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Possible Yellow Fungus Treatment


New member
Around last February I took my bearded dragon Fred to the vet for a possible fungal infection. It was medium yellow, and I think it started on the folds of his neck and in the space between the beard and shoulder pad, because it was the strongest there. On one side it had completely destroyed the tiny lower beard scales leaving just exposed yellowed skin. It was also on his arms and his belly by the time I got him to the vet. It wasn't late stage, but I hadn't really caught it early. I was seriously concerned about his survival. The confirmed it and put him on Voriconazle which I had read had the highest cure rate for yellow fungus. I didn't feel like I was doing enough. I knew I could give him Betadine baths but I had doubts about Betadine's effectiveness. I decided to do some of my own research.

It turns out other highly invasive fungal species infect humans sometimes, most often soldiers with large open wounds. These infections are a serious problem and have a mortality rate if the fungus has entered the blood stream (angioinvasive). I found a case study on the effectiveness of applying a common wound care product called Dakin's solution to invasive fungal infections on wounded soldiers, and it appears to be effective against these infections. Here is the study:





Look under "Antifungal Management"

Dakin's solution is basically diluted bleach. Bleach kills everything. Since this is safe for humans and it is a myth that bearded dragons absorb water through their skin, I thought I should give it a try. I bought a bottle of quarter strength Dakin's solution and some first aid microfiber wound cloths over Amazon. I also used gauze. For the next several months I would put a the wound cloth over the mouth of the bottle and turn the bottle upside down to get it wet. Then I would gently apply it to the affected sites, taking care around the face and eyes. After that, I rubbed an antifungal cream on the areas. The package bragged that it worked against athlete's foot and ringworm, which are apparently some of the most difficult to kill fungal infections humans commonly get. I wore a glove and used different fingers for different spots to avoid contamination. I did this daily along with giving him the Voriconazle.

He shed very frequently because of the Voriconazole, and I could see the fungus coming off with the discarded shed. But there was more underneath and I could still see it advancing on his body. But eventually, the scales under the discarded shed became clean and free of fungus.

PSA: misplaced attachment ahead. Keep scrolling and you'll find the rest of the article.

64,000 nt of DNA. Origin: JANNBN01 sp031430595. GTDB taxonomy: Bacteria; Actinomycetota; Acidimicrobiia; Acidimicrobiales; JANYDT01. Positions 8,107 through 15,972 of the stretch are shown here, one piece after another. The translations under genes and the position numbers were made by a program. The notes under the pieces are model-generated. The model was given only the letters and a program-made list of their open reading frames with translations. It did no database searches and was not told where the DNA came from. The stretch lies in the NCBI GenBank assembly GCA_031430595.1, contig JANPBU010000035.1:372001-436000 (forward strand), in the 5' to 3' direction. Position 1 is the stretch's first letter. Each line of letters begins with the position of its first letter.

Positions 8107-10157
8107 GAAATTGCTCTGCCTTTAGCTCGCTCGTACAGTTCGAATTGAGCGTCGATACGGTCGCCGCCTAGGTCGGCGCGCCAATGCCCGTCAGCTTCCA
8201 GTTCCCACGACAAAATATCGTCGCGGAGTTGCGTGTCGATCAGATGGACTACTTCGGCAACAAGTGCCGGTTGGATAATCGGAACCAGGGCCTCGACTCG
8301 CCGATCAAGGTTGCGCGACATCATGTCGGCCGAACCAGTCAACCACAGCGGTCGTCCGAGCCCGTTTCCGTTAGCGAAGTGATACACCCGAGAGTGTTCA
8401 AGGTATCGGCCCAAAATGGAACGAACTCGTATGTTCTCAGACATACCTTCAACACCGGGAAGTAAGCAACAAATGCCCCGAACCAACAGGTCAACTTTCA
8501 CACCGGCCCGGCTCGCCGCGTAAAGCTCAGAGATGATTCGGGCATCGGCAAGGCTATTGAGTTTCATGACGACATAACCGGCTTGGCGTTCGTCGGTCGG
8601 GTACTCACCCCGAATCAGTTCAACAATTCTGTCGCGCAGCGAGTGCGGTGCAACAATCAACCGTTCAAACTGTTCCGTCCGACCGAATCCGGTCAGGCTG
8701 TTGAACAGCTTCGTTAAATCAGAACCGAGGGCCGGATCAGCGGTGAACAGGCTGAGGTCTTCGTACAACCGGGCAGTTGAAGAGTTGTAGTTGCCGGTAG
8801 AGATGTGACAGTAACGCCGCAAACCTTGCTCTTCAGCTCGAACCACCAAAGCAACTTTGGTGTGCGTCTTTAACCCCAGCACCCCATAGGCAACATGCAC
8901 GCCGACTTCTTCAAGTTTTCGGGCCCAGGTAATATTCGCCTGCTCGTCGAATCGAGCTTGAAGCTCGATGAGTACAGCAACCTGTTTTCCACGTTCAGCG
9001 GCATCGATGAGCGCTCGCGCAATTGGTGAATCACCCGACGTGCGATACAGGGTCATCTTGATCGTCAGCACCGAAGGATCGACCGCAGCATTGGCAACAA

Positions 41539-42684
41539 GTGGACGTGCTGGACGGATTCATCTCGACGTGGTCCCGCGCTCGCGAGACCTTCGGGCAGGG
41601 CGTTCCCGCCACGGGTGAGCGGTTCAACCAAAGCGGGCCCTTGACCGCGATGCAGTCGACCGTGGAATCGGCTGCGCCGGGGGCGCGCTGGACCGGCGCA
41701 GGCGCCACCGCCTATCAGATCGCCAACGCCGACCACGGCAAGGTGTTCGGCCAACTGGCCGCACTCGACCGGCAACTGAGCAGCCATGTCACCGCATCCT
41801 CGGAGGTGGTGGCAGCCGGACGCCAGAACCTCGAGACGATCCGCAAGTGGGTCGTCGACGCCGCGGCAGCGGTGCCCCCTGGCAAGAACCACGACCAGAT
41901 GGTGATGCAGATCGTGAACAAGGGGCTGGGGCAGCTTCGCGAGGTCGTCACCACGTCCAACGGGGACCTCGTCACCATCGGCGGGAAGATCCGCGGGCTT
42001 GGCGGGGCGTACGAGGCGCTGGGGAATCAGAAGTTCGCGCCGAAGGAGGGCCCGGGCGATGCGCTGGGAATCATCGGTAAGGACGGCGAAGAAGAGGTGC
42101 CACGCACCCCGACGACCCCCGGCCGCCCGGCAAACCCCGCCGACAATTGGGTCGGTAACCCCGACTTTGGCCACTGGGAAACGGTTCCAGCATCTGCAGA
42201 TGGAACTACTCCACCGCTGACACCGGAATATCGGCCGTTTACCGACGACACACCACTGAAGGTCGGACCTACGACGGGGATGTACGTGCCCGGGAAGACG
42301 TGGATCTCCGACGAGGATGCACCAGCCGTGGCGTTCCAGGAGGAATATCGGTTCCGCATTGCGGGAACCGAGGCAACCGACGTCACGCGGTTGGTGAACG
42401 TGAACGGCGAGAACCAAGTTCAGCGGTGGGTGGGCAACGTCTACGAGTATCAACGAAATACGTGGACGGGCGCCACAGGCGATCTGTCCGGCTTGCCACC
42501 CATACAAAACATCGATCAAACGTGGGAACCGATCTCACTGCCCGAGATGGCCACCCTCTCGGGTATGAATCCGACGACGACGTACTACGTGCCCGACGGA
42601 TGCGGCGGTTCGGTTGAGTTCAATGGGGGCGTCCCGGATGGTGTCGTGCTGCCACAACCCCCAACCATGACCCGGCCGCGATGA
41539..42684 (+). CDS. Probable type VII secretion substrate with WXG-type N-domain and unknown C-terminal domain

I know that water helps with shedding, but it also encourages fungal growth. However, I think the Dakin's let me help him shed while killing the fungus.

I kept up with the Voriconazle for about a month after I saw the last of it to make sure it was gone. I read somewhere that sometimes it will retreat and then soon resurge, but it has been several months since with no sign of it so I think it's gone. I am aware that it was mostly the Voriconazle, but I believe the combination of internal and external treatment went a long way towards beating it. I am writing this to share that I believe Dakin's solution can be effective in yellow fungus treatment (in combination with Voriconazle) and warrants further Investigation.

Fred is now perfectly healthy. You can't really tell he had the fungus apart from on his neck where it damaged the scales.

TL:DR - I successfully used multi-pronged approach involving oral Voriconazle and application of topical fungus cream to treat yellow fungus. Dakin's solution is used against invasive fungus by medical professionals and I believe it may be more useful than Betadine.


BD.org Sicko
That's really interesting, worth a try for anyone that has a beardie with Y.F. Do you have before + after pics of your dragon ?


BD.org Sicko
Staff member
That is interesting. I'm glad your dragon has responded so well. The combination of a topical treatment with the Voriconizole has shown to be effective in several cases. The Dakins solution is certainly worth looking into further. It reminds me of a study done in Australia using F10 in a fairly strong mixture and applied directly to the skin. That appeared to be effective at treating the surface infection as well.
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